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Coronavirus emergency kit: What you need to survive the pandemic
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In order to avoid over-burdening already maxed out hospitals, people who have the coronavirus with mild symptoms will be sent home to recover.
"The vast, vast majority of people who get coronavirus will have a mild illness and can be treated at home," Dr. David Markenson, the medical director at the Center for Disaster Medicine at New York Medical College told FOX Business.
However, if a person does get the coronavirus and is sent home to recover, he or she also has to quarantine for at least two weeks to avoid getting others sick.
That's why everyone should prepare their own coronavirus emergency kit with certain medications, cleaning supplies and other items.
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For those who are quarantining at home, there are some warning signs to look out for, Markenson said, including change in thinking or behavior, difficulty breathing, chest pain, inability to stand or walk, changes in color — particularly if the person's face or lips become blue — that would indicate they could need emergency care.
"We always advise you to talk to your health care provider and if you really have warning signs, obviously it's 911 or a hospital," Markenson said.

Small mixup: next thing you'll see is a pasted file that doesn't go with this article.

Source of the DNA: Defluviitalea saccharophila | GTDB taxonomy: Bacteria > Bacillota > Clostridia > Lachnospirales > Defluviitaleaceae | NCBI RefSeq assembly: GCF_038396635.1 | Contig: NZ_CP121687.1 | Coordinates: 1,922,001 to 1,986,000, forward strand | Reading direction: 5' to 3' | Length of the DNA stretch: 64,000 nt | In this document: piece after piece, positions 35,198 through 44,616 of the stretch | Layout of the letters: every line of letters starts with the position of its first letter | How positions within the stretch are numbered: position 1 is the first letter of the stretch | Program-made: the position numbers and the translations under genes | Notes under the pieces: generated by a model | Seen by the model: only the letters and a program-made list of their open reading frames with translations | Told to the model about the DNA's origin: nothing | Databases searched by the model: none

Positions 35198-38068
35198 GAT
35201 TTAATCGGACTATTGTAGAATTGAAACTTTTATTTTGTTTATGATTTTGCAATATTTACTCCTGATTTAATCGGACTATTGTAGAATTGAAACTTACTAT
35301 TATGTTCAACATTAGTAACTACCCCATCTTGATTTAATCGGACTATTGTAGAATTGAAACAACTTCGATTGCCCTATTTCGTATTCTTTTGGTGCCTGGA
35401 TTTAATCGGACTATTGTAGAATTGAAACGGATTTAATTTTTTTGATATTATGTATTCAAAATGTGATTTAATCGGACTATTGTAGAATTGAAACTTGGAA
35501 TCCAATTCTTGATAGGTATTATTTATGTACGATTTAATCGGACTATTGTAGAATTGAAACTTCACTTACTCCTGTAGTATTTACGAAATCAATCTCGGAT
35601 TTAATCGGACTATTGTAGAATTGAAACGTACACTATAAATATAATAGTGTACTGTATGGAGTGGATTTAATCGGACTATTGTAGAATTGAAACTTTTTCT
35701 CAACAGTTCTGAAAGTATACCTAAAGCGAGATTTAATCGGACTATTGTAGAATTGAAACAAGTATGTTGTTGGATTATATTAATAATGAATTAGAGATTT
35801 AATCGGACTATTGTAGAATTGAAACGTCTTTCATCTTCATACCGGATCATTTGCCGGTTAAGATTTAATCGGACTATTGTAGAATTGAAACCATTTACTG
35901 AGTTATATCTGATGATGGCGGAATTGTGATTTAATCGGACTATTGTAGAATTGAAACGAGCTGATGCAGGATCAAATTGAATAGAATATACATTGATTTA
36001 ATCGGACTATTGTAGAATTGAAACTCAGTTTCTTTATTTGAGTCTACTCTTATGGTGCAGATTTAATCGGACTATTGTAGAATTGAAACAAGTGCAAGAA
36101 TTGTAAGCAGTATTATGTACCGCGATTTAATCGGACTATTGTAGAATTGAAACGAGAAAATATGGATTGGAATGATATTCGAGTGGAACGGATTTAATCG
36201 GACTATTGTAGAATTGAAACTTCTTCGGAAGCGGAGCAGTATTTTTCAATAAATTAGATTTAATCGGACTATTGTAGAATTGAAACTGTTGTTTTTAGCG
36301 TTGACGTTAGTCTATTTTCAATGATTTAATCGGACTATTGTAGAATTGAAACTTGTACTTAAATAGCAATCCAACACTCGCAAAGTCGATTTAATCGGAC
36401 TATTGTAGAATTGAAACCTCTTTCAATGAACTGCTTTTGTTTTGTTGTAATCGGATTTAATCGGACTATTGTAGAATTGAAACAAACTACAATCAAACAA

"If you are going to go seek care somewhere, let them know you're coming because they may wish to take precautions for other patients either in an office or at home or at a facility, or they may ask you to go into a different part of the hospital because they're segregating people to keep people who might have coronavirus from others," he added.
However, if you don't see any of those warning signs, here are the things you'll need to have now in case you or someone else in your household gets the coronavirus, according to several doctors.
For other resources on how to prepare your home for the coronavirus, The American Red Cross has a list of safety tips to follow, according to Markenson, who helped develop the list as the national chair to the Scientific Advisory Council for the American Red Cross.
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Personal protective equipment
Personal protective equipment (PPE), including store-bought or homemade cloth masks, are important.
Hand sanitizer that's at least 60 percent alcohol and soap and water are also essential.
"Washing your hands with soap and water is actually very effective in disinfecting your hands, even just regular old soap that doesn't have any kind of antibacterial properties," Dr. John Mafi, an assistant professor of medicine at the David Geffen School of Medicine at UCLA told FOX Business.